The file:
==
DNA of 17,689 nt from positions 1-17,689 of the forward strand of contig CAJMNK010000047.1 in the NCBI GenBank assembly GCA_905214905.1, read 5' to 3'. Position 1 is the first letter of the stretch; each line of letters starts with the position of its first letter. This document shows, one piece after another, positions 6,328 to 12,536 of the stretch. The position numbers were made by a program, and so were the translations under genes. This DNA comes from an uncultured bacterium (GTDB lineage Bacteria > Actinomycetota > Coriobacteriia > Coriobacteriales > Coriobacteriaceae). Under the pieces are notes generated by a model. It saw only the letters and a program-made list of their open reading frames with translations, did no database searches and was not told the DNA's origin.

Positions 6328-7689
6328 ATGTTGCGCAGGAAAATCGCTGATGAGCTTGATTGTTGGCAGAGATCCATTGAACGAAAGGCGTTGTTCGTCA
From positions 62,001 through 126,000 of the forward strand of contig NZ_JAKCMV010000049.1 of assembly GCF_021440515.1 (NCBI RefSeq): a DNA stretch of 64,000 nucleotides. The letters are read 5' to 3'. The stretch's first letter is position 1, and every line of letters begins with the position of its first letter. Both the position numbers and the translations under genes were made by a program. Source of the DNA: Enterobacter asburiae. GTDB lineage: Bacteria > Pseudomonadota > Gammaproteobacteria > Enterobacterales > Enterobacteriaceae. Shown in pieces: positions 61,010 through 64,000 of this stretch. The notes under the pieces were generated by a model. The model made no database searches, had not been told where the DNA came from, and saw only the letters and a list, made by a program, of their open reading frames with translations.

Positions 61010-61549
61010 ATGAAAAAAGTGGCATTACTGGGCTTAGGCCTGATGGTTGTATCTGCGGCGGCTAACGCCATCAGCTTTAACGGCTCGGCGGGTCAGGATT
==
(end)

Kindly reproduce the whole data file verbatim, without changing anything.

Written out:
DNA of 17,689 nt from positions 1-17,689 of the forward strand of contig CAJMNK010000047.1 in the NCBI GenBank assembly GCA_905214905.1, read 5' to 3'. Position 1 is the first letter of the stretch; each line of letters starts with the position of its first letter. This document shows, one piece after another, positions 6,328 to 12,536 of the stretch. The position numbers were made by a program, and so were the translations under genes. This DNA comes from an uncultured bacterium (GTDB lineage Bacteria > Actinomycetota > Coriobacteriia > Coriobacteriales > Coriobacteriaceae). Under the pieces are notes generated by a model. It saw only the letters and a program-made list of their open reading frames with translations, did no database searches and was not told the DNA's origin.

Positions 6328-7689
6328 ATGTTGCGCAGGAAAATCGCTGATGAGCTTGATTGTTGGCAGAGATCCATTGAACGAAAGGCGTTGTTCGTCA
From positions 62,001 through 126,000 of the forward strand of contig NZ_JAKCMV010000049.1 of assembly GCF_021440515.1 (NCBI RefSeq): a DNA stretch of 64,000 nucleotides. The letters are read 5' to 3'. The stretch's first letter is position 1, and every line of letters begins with the position of its first letter. Both the position numbers and the translations under genes were made by a program. Source of the DNA: Enterobacter asburiae. GTDB lineage: Bacteria > Pseudomonadota > Gammaproteobacteria > Enterobacterales > Enterobacteriaceae. Shown in pieces: positions 61,010 through 64,000 of this stretch. The notes under the pieces were generated by a model. The model made no database searches, had not been told where the DNA came from, and saw only the letters and a list, made by a program, of their open reading frames with translations.

Positions 61010-61549
61010 ATGAAAAAAGTGGCATTACTGGGCTTAGGCCTGATGGTTGTATCTGCGGCGGCTAACGCCATCAGCTTTAACGGCTCGGCGGGTCAGGATT